Roborace car completes Goodwood hillclimb
The Roborace driverless car has become the first ever fully autonomous race car to officially complete a hillclimb after running at the Goodwood Festival of Speed.
While it has completed unofficial runs up the 1.16-mile route since Monday, Robocar made its first public attempt at the hillclimb in front of 55,000 spectators on the Friday of the Festival.
Using cameras and LiDar sensors, it can map a 360-degree vision of its environment. That corresponds to the car's GPS position and allows it to then proceed on detectable drivable surfaces.
After the run, which was limited to 120km/h (75mph), Roborace's chief operating officer Jen Horsey told Autosport: "We had a successful run as recently as Monday but really the final test of what we were doing was today when the environment was populated with fans and the vehicle has a lot to look at.
"This environment is way more complex than a racetrack. The tracks that we've been on are very structured: track walls, Tarmac to the edges, so here it is a step beyond. It's actually closer to a road environment than ultimately what this technology will be applied to."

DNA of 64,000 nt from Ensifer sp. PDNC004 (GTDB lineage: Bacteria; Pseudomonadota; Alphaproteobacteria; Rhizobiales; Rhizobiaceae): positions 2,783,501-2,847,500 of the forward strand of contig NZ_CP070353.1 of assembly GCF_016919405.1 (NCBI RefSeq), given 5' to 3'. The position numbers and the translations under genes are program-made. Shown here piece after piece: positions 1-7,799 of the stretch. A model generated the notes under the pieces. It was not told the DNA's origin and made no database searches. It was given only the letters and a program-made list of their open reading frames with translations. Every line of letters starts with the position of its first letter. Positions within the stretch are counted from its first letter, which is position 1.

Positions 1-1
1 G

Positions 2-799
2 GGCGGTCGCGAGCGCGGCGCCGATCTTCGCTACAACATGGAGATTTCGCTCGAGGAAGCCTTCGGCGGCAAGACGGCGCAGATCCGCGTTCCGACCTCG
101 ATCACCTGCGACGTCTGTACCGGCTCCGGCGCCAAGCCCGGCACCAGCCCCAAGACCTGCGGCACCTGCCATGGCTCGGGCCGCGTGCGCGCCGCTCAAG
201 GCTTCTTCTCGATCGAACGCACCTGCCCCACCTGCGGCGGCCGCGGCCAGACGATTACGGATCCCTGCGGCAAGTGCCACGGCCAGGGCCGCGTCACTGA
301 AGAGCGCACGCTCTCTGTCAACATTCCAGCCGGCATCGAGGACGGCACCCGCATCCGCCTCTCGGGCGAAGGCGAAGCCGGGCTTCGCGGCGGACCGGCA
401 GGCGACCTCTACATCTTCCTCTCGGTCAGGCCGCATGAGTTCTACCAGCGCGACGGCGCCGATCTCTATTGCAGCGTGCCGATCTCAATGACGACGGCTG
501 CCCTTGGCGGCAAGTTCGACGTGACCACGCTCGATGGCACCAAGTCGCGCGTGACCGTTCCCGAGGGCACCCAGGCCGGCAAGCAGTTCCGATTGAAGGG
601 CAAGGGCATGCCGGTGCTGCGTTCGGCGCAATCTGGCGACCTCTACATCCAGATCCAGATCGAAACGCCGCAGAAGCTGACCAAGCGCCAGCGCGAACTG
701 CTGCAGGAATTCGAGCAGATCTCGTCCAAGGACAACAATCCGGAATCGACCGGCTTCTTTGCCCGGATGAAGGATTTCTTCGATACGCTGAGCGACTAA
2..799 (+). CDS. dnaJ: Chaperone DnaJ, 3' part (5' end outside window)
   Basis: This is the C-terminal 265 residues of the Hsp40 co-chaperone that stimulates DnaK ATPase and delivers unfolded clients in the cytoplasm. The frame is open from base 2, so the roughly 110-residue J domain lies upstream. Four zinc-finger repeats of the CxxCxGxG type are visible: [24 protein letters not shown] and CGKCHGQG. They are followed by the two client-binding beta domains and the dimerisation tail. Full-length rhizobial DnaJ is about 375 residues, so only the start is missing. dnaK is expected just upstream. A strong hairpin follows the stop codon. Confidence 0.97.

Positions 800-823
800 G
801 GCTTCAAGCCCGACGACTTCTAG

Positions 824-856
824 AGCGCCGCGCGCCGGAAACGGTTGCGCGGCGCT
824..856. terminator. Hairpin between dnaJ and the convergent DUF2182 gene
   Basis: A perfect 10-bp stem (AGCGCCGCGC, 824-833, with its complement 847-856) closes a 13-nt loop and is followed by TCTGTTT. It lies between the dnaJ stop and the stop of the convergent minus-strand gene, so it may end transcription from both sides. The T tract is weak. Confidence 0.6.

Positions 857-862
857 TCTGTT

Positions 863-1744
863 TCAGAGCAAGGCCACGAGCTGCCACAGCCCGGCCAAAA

The Robocar will be completing daily runs during the remainder of the Festival, but Horsey said the team will not be pushing for the car to improve its time.
"It's consistency for us, absolutely. We're looking to do three successful runs.
"Today we made history and we're very happy with the result. That was the objective for the weekend and we feel like we've won.
Charles Gordon-Lennox, the Duke of Richmond and founder of the Festival of Speed, added: "It is an enormous achievement for a racecar to complete the very first run of the hill using only artificial intelligence.
"Roborace has worked incredibly hard in order to pull this off and we are excited for the public to see them in action over the Festival weekend."
A 1965 Ford Mustang unofficially beat Roborace to the crown of the first fully autonomous car to complete a run up the hill.
The American classic, which has been programmed by German industrial group and computing expert Siemens, was manned at the time of its run.
It did appear to veer off towards a hay bale while on the route, but the driver intervened and applied the brakes before it crashed.